Small and medium-sized enterprises (SMEs) greatly contribute to economic growth and development. Through entrepreneurial innovation, imagination, and application, SMEs create new products and services that continue to grow economies globally. To keep this engine of growth running, protecting innovation is critical.
Protecting innovation starts with an efficient and effective intellectual property (IP) strategy. A comprehensive IP strategy can help SMEs become more competitive. It can also create revenue sources for their businesses. These are two major reasons why SMEs need to develop the right IP strategy for their enterprises. This article, “Developing IP Strategy for SMEs”, can help SMEs see the big picture.
Millions of SMEs have weak or non-existent IP management because they have no IP strategy.
Unlike large businesses, millions of SMEs around the world have poor internal management practices, lack knowledge of what IP regimes offer, and lack adequate protection for their IP.
The challenges SMEs face in IP protection do not stop there. The Organization for Economic Development (OECD) also observes that SMEs face four major problems as follows:
- SMEs are often too driven by short-term thinking because they want to secure immediate commercial advantage from their investments, thus less concerned with the strategic use of their intellectual assets;
- SMEs fail to adapt their operating practices and resources to current regulatory landscapes;
- SMEs lack the finance and skilled manpower to manage their IP for adequate protection; and
- SMEs have difficulties managing the large (and increasing) IP-related information flows, leading to an ad hoc approach on IP issues.
SMEs that want to succeed in business must have strategies for acquiring, exploiting, monitoring, and enforcing IP, if they want to take full advantage of their IP assets.
SMEs that want to maximize their products or services know-how should develop the right IP strategy for their businesses. To be meaningful to their businesses, SMEs must integrate their IP strategy into their entire business operations—from conception to production; production to marketing; and marketing to sales (in some cases, after-sale services as well).
According to the World Intellectual Property Organization (WIPO), SMEs need to have a basic IP strategy that includes policies on IP acquisition, IP exploitation, IP monitoring, and IP enforcement.
For SMEs to take full advantage of IP, SMEs must own the IP assets first. SMEs should take steps to acquire IP by registering their IP rights according to the legal requirements in the country they operate. Procedures for acquiring IP differ from country to country, but the procedures and principles are basically the same. In Nigeria for instance, patents are registrable for new inventions according to the provisions of the Designs and Patents Act. Similarly, trade marks are acquired by brands according to the Trademark Act. For copyright, though granted automatically based on the provisions of Berne Convention, it is the Nigerian Copyright Act that governs copyright in Nigeria. Bilateral and multilateral agreements on IP have also ensured that SMEs can expand to other countries, taking advantage of both regional and international conventions on IP.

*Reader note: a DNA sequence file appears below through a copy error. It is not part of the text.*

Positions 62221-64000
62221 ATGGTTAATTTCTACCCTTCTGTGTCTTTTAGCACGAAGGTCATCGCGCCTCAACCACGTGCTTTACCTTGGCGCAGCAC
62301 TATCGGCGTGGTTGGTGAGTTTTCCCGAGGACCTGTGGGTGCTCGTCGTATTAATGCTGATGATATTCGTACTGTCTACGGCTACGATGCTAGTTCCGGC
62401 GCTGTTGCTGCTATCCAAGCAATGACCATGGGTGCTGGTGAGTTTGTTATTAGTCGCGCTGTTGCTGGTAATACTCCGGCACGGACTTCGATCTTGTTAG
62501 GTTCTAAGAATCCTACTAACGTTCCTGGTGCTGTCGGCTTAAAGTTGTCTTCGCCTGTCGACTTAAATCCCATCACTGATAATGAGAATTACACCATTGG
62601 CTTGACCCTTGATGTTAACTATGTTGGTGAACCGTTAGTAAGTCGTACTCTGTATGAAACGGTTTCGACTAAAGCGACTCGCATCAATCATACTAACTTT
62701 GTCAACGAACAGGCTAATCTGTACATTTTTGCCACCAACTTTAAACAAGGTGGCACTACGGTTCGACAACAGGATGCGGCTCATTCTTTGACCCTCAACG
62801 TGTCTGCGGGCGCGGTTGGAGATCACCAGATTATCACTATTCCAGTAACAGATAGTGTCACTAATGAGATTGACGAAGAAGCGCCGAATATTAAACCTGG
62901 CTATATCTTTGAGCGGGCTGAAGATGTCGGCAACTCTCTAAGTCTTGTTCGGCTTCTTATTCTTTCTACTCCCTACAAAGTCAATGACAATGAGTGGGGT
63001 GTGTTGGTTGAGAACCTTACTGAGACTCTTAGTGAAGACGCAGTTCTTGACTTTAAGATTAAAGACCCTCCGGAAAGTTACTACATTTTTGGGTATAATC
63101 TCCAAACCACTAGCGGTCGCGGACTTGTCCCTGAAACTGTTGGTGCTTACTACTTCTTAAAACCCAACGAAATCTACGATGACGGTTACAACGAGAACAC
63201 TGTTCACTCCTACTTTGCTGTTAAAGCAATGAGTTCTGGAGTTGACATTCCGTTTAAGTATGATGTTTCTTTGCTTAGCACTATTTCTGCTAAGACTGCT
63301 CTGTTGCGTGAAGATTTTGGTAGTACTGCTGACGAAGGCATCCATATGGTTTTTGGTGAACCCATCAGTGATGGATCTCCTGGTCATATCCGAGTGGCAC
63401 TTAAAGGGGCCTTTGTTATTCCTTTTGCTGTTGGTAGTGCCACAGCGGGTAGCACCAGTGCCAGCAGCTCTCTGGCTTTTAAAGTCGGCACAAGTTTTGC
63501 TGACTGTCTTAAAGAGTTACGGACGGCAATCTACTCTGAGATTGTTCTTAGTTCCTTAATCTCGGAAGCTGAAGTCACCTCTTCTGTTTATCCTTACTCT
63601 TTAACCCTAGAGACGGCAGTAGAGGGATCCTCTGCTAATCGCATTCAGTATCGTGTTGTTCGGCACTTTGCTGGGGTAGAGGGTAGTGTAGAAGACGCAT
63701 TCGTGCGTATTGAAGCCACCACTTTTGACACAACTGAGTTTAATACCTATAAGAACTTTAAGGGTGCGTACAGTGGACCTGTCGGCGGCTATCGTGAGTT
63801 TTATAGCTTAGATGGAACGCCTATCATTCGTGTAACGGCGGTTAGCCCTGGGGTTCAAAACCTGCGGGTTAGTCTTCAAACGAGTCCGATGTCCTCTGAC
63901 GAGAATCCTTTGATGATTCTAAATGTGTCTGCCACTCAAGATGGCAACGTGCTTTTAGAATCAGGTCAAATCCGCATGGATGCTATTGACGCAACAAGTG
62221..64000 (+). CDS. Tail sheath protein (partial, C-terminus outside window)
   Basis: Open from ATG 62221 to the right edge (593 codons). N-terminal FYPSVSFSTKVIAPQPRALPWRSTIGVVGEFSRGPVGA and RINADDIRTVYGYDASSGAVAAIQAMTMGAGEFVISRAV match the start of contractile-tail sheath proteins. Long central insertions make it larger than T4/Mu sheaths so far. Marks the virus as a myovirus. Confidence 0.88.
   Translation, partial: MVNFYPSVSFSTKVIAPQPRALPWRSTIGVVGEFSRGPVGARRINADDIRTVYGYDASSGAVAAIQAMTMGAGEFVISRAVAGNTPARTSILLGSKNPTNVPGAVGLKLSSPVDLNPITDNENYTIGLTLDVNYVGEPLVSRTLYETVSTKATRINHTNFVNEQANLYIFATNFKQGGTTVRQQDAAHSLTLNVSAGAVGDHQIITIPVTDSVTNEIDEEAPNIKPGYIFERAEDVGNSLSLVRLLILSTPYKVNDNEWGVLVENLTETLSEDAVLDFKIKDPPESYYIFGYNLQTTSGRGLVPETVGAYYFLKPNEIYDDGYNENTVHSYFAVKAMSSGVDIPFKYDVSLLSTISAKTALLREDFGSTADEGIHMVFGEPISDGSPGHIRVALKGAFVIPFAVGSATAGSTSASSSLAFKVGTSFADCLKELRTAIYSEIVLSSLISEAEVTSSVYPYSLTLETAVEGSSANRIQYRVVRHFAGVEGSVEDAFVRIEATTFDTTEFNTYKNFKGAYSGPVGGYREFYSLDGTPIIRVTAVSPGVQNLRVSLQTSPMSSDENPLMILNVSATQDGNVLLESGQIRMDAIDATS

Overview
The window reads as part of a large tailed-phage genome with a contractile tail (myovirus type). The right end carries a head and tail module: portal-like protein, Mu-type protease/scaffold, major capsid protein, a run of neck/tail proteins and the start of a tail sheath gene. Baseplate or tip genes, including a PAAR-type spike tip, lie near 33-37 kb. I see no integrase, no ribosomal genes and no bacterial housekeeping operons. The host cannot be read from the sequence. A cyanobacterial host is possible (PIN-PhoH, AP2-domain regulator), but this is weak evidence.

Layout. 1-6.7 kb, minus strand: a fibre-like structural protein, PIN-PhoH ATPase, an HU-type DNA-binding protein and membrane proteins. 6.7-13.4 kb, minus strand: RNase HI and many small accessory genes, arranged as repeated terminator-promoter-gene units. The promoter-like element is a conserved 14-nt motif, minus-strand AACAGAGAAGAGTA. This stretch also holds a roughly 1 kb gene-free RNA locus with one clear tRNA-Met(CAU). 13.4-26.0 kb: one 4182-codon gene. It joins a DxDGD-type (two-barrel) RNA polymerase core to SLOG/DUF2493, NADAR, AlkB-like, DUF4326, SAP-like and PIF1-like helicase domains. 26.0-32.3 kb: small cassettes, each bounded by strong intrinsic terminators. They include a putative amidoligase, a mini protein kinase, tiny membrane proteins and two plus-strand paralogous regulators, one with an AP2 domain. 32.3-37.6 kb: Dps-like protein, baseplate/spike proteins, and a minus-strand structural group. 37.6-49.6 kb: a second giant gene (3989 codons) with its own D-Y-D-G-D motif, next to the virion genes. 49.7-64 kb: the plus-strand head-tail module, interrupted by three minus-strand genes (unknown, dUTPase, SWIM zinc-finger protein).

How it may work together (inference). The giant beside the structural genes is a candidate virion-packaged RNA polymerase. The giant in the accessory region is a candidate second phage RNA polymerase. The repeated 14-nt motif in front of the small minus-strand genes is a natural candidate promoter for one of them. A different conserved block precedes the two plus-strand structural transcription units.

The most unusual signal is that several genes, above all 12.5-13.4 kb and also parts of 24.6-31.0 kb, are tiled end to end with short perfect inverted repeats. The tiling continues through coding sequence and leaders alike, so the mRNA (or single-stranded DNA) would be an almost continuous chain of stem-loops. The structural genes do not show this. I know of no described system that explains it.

Acquiring IP also requires planning. To plan well, SMEs need to invest in creating a comprehensive IP portfolio. And since SMEs don’t usually have fat budgets, SMEs should assess the costs and benefits of every IP they acquire.
But SMEs face three major problems in acquiring IP. First, many SMEs lack the skills required in applying for IP protection in the various IP offices they are located. Conducting searches and filling IP documents may require some level of experience that SMEs don’t have. Second, protecting some types of IP involves long processes and high costs. Good examples are patents and designs. Third, many SMEs, especially in developing countries like Kenya and Nigeria don’t understand the concept of IP and how it can help SMEs succeed.
After acquiring IP, SMEs enjoy the right to exploit the IP exclusively. There are both direct and indirect ways SMEs can exploit their IP. Direct IP exploitation enables SMEs individually exploit their products and services and compete with others in the market. This involves making or producing copies of their products or introducing their services to customers and selling them; reproducing the products or services in different types of packages; exhibiting the products or services in fairs, online catalogs, etc., and suing persons who infringe on their IP rights.
Indirect IP exploitation involves commercialization of IP assets with third parties. Here, SMEs enter contractual relationships with third parties who want to sell the product or service to make money. SMEs can indirectly exploit IP through franchising, licensing, merchandising, joint venture, or other strategic partnerships. Under any of these contractual arrangements, SMEs may choose to assign or license their registered IPs, including copyright, industrial designs, patents, trade secrets, and trademarks.
Both direct and indirect IP exploitation present some challenges to SMEs. For direct IP exploitation, though SMEs enjoy direct quality control and keep all the money from sales, there are high-costs and high-risks disadvantages. And for indirect IP exploitation, though this gives SMEs low-investment and low-risks advantages with potentially high returns on investment, there is a major challenge—SMEs lack control and invest heavily on contracting and compliance.